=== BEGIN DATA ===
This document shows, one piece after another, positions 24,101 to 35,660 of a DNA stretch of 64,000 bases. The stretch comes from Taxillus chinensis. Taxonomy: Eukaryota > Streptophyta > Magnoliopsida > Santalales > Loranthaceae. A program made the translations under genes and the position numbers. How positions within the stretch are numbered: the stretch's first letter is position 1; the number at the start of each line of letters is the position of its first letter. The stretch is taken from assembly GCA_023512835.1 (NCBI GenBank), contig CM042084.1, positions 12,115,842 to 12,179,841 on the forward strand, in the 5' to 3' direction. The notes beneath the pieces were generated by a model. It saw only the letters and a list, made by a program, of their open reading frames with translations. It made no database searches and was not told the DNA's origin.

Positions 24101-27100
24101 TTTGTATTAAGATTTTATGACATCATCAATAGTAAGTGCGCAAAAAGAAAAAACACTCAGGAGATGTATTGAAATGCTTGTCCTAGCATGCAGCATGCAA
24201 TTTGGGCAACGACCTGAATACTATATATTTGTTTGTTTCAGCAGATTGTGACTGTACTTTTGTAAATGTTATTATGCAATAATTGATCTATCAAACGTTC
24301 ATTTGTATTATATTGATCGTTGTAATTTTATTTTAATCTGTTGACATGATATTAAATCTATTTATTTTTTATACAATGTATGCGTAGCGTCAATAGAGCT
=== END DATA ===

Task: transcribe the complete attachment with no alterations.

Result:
This document shows, one piece after another, positions 24,101 to 35,660 of a DNA stretch of 64,000 bases. The stretch comes from Taxillus chinensis. Taxonomy: Eukaryota > Streptophyta > Magnoliopsida > Santalales > Loranthaceae. A program made the translations under genes and the position numbers. How positions within the stretch are numbered: the stretch's first letter is position 1; the number at the start of each line of letters is the position of its first letter. The stretch is taken from assembly GCA_023512835.1 (NCBI GenBank), contig CM042084.1, positions 12,115,842 to 12,179,841 on the forward strand, in the 5' to 3' direction. The notes beneath the pieces were generated by a model. It saw only the letters and a list, made by a program, of their open reading frames with translations. It made no database searches and was not told the DNA's origin.

Positions 24101-27100
24101 TTTGTATTAAGATTTTATGACATCATCAATAGTAAGTGCGCAAAAAGAAAAAACACTCAGGAGATGTATTGAAATGCTTGTCCTAGCATGCAGCATGCAA
24201 TTTGGGCAACGACCTGAATACTATATATTTGTTTGTTTCAGCAGATTGTGACTGTACTTTTGTAAATGTTATTATGCAATAATTGATCTATCAAACGTTC
24301 ATTTGTATTATATTGATCGTTGTAATTTTATTTTAATCTGTTGACATGATATTAAATCTATTTATTTTTTATACAATGTATGCGTAGCGTCAATAGAGCT